Market and Model
We've become used to BMWs being offered in SE and M Sport specifications, but with the X1, the Munich company has managed to lever a couple more trim levels between these two old favourites. The entry-level SE trim gets the sort of gear you'd expect, such as 17-inch alloy wheels, two-zone automatic air conditioning and a multi-function sport leather steering wheel, Bluetooth, a USB audio interface and some roof rails.
Go for the Sport specification and you'll also get a dark chrome exhaust pipe finish, while the kidney grille slats, bumper trims and side sills, along with the roof rails are finished in a high gloss black. Inside, there are sports seats up front with revised trims, while the surrounding cabin trim in high gloss black is lit by switchable ambient lighting. A sports leather steering wheel, gearshift gaiter with red stitching and floor mats with red piping are also included as standard.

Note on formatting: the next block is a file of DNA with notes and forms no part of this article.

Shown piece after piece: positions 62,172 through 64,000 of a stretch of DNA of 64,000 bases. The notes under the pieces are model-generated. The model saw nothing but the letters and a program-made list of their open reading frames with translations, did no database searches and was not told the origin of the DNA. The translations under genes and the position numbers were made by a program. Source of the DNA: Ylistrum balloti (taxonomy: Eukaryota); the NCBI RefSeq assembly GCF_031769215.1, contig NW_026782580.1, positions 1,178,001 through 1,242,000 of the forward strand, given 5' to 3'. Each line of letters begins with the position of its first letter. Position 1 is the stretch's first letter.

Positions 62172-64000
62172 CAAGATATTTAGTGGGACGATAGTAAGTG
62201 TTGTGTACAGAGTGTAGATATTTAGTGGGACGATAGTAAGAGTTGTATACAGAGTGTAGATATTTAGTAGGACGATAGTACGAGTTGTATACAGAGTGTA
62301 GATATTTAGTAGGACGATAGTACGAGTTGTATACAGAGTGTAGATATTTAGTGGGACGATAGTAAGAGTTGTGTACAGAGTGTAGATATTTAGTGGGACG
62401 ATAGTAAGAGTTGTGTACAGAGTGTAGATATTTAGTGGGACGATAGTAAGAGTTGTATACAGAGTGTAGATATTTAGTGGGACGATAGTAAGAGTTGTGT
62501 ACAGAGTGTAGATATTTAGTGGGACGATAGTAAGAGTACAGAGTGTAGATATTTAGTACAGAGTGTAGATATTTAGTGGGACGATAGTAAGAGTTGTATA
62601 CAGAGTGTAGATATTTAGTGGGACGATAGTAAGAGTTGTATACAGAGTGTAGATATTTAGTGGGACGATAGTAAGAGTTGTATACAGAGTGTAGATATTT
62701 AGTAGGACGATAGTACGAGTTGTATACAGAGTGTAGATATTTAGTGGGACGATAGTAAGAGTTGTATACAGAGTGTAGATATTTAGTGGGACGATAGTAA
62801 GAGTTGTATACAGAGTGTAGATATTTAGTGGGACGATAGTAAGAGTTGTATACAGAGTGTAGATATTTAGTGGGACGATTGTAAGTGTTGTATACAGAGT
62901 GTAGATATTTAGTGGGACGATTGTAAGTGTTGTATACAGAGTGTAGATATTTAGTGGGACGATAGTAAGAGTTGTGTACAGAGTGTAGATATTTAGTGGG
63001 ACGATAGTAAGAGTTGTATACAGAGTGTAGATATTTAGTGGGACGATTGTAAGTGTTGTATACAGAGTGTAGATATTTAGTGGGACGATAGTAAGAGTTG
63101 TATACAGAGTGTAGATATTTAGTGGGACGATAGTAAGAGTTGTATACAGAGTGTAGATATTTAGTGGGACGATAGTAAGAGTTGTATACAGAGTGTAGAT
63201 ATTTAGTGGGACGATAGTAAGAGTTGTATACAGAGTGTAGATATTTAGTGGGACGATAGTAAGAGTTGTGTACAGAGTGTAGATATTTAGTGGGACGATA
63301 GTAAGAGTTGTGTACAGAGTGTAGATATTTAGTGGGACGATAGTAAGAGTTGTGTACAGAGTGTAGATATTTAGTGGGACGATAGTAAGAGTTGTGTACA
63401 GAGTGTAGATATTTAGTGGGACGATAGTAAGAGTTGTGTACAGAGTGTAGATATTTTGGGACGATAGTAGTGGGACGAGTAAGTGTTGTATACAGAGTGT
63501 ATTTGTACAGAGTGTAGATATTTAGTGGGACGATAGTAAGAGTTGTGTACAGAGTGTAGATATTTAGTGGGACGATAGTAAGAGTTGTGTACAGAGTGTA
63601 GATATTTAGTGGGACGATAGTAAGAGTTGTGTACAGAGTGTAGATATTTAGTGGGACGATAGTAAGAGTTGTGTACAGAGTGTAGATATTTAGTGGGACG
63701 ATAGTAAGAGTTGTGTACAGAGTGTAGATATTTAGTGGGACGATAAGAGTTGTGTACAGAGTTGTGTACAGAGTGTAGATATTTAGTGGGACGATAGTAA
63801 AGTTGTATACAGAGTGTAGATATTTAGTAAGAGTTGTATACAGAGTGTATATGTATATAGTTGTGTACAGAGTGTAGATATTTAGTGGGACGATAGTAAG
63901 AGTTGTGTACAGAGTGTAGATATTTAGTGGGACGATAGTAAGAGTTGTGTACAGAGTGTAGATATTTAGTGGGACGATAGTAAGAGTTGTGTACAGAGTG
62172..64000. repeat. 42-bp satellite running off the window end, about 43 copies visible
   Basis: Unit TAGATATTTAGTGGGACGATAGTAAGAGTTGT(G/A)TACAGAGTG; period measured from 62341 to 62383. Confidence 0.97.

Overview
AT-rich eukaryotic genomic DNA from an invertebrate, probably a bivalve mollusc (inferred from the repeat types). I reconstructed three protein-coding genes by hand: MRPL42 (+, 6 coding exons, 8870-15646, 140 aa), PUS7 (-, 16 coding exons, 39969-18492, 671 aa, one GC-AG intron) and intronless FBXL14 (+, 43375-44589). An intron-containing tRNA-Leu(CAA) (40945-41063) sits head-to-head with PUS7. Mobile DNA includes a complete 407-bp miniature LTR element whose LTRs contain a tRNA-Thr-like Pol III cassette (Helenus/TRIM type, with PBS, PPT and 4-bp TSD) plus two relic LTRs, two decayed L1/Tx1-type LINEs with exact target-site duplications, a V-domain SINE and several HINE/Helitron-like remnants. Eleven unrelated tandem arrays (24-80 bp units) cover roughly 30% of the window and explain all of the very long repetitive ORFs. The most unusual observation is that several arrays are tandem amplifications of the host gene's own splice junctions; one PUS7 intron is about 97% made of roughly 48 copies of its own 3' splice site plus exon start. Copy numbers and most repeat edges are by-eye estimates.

The other addition is the xLine specification, designed to offer a little more of a luxury ambience. This gets 18-inch alloys, chrome tail pipes and kidney grille slats. The exterior trim sections, side sill and roof rails all feature an aluminium finish, while Nevada leather seats have an 'X' embossed onto the head restraints, contrasting with a Dark Copper interior trim. As before, the M Sport trim line represents the range-topping choice, with a body kit, 18-inch M alloy wheels and exterior bits finished in high gloss Shadowline trim. Inside, all M Sport models get the Nevada leather treatment and the trademark anthracite head lining. Dark brushed aluminium trim is a definite winner, while the M leather multifunction steering wheel is another very slick touch. The X1 now feels as if it justifies its price tag a good deal more convincingly than before, which is crucial given that rivals include cars as talented as the Audi Q3, Ford Kuga and entry-level Range Rover Evoques.
Cost of Ownership